Colorado counties are reviewing and in some cases developing new rules for oil and gas production and exploration in response to the Niobrara shale boom


As more leasing and drilling is getting closer to the suburbs county governments whose responsibility includes lands overlying the Niobrara play are looking at updating regulations. Here’s a report from The Denver Post (Mark Jaffe). Click through and read the whole thing for all the detail. Here’s an excerpt:

Arapahoe and Douglas counties, like El Paso, are preparing to adopt oil and gas development rules. “We are fast-tracking rules,” said Arapahoe County Commissioner Fred Weddig. “We felt like we are playing catch-up.”

The trend, however, has provoked concern from state regulators and the industry.”Colorado already has the most comprehensive rules in the nation,” said Tisha Schuller, president of the Colorado Oil and Gas Association, a trade group. “County rules could completely stifle the industry.”

David Neslin, director of the state’s Oil and Gas Conservation Commission, said, “We believe oil and gas development is most effectively and efficiently regulated at the state level.”[…]

The activity in the counties is being driven by the feeling that they are ill-prepared to cope with a drilling boom and that the state regulations don’t address some residents’ worries…

Neslin said state rules enable it to put additional conditions on permits in more developed areas — and counties can participate as a “local designee” in the permitting process…

“There are questions of quality of life,” said Jill Duvall, a homeowner who organized the Elbert County Oil and Gas Interest Group, or ECOGIG. “There are questions about protecting property values. The state rules focus on drilling a well.”[…]

Both Duvall, from Elbert County’s ECOGIG, and a group from southern Larimer County, the Mineral Rights Information Gathering Committee, are seeking meetings with Gov. John Hickenlooper. “The rules in place didn’t have suburbia in mind,” said Fred Mitchell, a committee member. “Those rules don’t address the impact on quarter-acre lots. Nobody envisioned this in their backyard.”

As is often the case in oil and gas the people with the dollar signs in their eyes because they own some mineral rights may be in for an awakening. Wyoming is not seeing production equal to Colorado’s “Jake” well that helped start the current Niobrara boom. Here’s a report from Jeremy Fugleberg writing for The Billings Gazette. From the article:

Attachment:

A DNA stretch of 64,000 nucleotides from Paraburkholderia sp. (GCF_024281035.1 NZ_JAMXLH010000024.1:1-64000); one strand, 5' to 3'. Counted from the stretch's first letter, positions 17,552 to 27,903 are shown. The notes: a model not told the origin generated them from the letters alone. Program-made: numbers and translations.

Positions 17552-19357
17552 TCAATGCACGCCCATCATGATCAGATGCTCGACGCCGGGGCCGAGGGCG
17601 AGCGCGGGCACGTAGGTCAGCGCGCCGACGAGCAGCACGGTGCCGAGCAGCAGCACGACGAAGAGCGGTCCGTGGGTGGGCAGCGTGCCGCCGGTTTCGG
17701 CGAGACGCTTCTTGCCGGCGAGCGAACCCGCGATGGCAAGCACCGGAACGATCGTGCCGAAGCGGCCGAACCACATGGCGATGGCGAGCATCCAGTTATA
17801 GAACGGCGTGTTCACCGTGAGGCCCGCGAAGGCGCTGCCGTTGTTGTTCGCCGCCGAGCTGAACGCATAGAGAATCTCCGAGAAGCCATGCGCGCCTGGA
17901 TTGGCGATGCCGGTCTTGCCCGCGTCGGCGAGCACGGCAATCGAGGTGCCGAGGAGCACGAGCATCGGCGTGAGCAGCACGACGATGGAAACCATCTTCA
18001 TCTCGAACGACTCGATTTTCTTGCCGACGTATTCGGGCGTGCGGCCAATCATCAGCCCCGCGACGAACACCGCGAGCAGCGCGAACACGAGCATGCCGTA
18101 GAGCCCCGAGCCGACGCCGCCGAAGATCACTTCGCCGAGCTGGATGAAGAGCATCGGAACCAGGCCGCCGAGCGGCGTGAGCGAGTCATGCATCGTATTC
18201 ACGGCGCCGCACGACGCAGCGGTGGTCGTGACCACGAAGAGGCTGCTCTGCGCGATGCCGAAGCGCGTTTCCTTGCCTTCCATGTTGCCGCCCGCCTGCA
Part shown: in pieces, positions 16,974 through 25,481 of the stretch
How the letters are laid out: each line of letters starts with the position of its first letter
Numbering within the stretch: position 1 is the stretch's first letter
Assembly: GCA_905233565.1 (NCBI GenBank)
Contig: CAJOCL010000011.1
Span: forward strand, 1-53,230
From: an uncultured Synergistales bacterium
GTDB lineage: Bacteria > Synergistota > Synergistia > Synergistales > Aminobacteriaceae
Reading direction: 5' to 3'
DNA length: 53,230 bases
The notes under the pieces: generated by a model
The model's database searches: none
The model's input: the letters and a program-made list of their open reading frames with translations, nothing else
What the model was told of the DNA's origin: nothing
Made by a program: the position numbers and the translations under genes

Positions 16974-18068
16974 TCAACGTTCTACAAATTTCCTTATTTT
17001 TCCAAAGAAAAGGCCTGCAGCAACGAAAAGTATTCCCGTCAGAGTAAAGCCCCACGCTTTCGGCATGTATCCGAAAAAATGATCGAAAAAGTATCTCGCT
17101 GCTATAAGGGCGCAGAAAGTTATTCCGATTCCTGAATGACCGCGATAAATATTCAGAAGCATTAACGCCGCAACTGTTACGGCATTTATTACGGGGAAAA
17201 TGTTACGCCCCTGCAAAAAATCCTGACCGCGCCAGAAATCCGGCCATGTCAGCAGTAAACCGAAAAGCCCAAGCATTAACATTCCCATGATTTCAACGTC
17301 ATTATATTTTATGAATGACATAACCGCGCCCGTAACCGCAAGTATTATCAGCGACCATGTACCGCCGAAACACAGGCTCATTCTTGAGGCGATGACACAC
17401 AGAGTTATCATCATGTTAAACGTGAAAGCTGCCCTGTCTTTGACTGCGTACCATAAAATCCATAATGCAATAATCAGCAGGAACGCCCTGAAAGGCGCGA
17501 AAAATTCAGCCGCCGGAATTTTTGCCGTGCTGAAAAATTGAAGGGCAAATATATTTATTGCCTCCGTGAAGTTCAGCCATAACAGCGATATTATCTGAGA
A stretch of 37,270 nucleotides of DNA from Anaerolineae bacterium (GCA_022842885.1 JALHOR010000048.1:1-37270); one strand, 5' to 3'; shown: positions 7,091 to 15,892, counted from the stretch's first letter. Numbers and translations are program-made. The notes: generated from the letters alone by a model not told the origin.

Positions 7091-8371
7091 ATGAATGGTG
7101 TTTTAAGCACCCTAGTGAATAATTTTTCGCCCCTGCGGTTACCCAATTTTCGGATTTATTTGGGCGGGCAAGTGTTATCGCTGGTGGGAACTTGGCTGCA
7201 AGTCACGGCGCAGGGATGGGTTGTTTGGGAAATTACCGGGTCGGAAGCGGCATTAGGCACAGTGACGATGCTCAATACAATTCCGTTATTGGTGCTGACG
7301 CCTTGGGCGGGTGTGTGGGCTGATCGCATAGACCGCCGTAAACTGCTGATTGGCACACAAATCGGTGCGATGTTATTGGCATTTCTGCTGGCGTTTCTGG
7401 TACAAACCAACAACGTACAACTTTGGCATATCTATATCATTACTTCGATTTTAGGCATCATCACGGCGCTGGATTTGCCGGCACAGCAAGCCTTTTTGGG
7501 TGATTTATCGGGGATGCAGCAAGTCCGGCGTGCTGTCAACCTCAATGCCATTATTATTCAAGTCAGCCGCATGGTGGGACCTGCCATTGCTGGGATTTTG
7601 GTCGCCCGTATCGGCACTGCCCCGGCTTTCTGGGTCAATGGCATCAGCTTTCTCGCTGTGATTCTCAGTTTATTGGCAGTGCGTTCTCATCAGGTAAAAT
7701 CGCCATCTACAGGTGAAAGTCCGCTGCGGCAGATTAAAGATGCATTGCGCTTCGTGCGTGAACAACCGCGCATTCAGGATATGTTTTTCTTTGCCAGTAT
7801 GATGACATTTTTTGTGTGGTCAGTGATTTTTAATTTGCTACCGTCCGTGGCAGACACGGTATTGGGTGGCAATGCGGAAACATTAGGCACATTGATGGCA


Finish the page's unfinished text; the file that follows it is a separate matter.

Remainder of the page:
While many well results in the formation are largely still not public, Wyoming Oil and Gas Supervisor Tom Doll said the wells drilled so far are only producing a fraction of the totals from a Colorado well that inspired exploration into the Niobrara in Wyoming. “The reason we’re not seeing a lot of drilling activity in the Niobrara is those wells are not coming in as strongly as people thought,” he told the state Legislature’s Joint Minerals, Business and Economic Development Interim Committee at its meeting in Cheyenne on Friday.

Bruce Hinchey is president of the Petroleum Association of Wyoming, the state’s oil and gas industry trade group. He said the low production rates are discouraging companies from drilling more wells more quickly in the state’s southeast…

EOG Resources’ Jake 2-01H well in Weld County, Colo., started the Niobrara excitement in 2009 when it produced the equivalent of 1,500 barrels of oil a day. It still produces between 250 to 300 barrels of oil a day, the company said in August. Wyoming’s Niobrara wells start at 400 to 700 barrels of oil a day, slip by half within three months, and slow another half within four to six months, Doll said. “None of these wells are the equivalent of the Jake-type well that everyone got excited about,” he said…

Hinchey told the legislators he and others have always been quick to caution people about the Niobrara’s potential. Some expected it to be like North Dakota’s booming Bakken oil field, or Wyoming’s huge Jonah natural gas field near Pinedale, he said. “It is not that,” he said. “And we’ve been saying that all along.”

More oil and gas coverage here and here.

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